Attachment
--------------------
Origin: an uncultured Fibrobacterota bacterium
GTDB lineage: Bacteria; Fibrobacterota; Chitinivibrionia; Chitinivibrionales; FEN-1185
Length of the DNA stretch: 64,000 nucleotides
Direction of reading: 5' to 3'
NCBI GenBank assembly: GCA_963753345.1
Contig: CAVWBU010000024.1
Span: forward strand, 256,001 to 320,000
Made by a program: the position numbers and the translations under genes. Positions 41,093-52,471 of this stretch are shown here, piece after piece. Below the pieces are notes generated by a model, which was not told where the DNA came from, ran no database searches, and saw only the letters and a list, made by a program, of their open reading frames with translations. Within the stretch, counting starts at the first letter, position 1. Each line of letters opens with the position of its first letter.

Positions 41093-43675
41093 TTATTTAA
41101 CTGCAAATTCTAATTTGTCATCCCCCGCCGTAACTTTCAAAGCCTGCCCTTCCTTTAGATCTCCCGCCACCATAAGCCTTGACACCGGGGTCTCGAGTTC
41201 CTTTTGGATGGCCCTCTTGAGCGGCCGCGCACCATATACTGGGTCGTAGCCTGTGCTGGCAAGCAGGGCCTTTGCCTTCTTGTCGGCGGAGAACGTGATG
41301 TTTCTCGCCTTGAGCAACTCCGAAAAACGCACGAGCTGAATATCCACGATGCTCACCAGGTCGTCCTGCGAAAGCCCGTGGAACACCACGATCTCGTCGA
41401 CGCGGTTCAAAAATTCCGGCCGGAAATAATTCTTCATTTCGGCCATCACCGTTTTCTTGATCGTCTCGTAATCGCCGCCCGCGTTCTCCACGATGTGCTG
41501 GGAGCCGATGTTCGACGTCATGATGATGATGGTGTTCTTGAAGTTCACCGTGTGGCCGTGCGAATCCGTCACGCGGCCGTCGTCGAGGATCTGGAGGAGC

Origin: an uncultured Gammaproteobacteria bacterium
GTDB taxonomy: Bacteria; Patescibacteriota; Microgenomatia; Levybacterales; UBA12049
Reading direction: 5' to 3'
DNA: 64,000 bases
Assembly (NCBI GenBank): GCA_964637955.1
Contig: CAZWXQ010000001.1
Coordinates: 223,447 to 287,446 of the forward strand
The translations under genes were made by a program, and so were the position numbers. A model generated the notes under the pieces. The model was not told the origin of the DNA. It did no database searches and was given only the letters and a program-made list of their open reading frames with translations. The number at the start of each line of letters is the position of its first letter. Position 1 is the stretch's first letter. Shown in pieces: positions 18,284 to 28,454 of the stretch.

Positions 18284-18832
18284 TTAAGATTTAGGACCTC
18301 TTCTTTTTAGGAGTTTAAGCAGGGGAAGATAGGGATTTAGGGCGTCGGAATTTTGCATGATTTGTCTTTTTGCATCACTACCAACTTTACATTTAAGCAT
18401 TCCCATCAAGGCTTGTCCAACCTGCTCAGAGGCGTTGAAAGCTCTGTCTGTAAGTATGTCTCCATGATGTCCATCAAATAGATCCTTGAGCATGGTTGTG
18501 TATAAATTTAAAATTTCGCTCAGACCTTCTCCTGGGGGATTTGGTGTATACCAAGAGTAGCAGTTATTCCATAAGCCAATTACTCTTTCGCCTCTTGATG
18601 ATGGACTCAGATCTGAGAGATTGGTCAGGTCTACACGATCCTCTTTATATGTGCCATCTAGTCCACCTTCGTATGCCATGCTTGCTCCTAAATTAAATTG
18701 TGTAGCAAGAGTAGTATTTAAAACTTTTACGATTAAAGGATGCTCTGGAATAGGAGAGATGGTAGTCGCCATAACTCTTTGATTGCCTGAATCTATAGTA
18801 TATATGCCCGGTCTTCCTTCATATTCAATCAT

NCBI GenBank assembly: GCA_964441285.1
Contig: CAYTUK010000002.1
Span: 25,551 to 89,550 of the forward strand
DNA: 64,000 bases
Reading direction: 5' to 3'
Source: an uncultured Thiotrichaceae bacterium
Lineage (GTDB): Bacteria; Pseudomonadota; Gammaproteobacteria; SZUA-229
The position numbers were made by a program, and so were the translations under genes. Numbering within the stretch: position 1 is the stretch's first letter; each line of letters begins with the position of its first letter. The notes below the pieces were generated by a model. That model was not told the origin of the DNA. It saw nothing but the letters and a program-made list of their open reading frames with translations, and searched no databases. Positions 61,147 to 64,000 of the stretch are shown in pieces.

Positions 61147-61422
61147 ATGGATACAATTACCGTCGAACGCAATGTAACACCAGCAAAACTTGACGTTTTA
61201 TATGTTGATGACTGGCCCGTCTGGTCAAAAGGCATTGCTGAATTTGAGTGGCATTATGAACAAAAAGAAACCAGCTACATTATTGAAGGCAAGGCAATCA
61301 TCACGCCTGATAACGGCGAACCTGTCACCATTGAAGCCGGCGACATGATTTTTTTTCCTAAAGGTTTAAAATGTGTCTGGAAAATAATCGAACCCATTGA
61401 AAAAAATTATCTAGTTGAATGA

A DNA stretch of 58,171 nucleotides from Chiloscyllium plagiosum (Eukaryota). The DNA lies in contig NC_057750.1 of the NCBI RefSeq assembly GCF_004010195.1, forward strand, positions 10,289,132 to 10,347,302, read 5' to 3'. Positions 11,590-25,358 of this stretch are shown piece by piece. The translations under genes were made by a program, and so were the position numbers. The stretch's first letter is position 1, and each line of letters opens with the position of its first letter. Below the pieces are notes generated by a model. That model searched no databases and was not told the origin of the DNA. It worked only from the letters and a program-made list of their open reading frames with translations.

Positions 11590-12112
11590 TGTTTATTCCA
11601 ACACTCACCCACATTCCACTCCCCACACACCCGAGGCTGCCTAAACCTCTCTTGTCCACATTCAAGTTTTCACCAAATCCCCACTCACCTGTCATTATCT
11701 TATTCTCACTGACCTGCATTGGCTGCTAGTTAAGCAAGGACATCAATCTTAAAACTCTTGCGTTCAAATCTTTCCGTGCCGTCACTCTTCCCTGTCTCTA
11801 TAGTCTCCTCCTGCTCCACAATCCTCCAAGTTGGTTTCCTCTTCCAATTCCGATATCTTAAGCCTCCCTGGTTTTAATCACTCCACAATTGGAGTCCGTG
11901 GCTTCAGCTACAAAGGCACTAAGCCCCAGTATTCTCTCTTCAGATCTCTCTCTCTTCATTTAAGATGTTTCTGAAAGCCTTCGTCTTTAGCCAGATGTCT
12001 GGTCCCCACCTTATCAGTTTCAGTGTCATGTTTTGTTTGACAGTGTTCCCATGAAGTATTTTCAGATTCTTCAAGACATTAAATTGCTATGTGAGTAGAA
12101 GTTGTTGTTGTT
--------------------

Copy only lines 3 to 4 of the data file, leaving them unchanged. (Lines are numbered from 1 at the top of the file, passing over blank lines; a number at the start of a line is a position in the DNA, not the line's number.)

Length of the DNA stretch: 64,000 nucleotides
Direction of reading: 5' to 3'